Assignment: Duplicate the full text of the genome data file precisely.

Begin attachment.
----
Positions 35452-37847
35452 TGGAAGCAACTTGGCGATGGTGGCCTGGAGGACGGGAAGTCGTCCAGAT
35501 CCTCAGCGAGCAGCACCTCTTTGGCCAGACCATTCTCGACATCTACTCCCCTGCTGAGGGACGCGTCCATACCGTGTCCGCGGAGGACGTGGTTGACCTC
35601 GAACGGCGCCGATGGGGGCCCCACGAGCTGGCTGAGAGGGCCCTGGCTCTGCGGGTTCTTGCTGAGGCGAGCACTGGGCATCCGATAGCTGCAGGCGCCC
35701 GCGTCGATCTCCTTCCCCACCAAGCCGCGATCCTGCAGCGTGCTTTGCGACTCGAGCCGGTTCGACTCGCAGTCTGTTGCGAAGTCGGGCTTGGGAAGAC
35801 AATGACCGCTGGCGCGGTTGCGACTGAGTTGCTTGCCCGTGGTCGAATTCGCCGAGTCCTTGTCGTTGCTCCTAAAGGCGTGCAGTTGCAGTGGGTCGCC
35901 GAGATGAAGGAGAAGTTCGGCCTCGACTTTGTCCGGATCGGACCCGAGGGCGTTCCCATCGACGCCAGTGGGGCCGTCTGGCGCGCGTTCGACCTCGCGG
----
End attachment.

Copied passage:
Positions 35452-37847
35452 TGGAAGCAACTTGGCGATGGTGGCCTGGAGGACGGGAAGTCGTCCAGAT
35501 CCTCAGCGAGCAGCACCTCTTTGGCCAGACCATTCTCGACATCTACTCCCCTGCTGAGGGACGCGTCCATACCGTGTCCGCGGAGGACGTGGTTGACCTC
35601 GAACGGCGCCGATGGGGGCCCCACGAGCTGGCTGAGAGGGCCCTGGCTCTGCGGGTTCTTGCTGAGGCGAGCACTGGGCATCCGATAGCTGCAGGCGCCC
35701 GCGTCGATCTCCTTCCCCACCAAGCCGCGATCCTGCAGCGTGCTTTGCGACTCGAGCCGGTTCGACTCGCAGTCTGTTGCGAAGTCGGGCTTGGGAAGAC
35801 AATGACCGCTGGCGCGGTTGCGACTGAGTTGCTTGCCCGTGGTCGAATTCGCCGAGTCCTTGTCGTTGCTCCTAAAGGCGTGCAGTTGCAGTGGGTCGCC
35901 GAGATGAAGGAGAAGTTCGGCCTCGACTTTGTCCGGATCGGACCCGAGGGCGTTCCCATCGACGCCAGTGGGGCCGTCTGGCGCGCGTTCGACCTCGCGG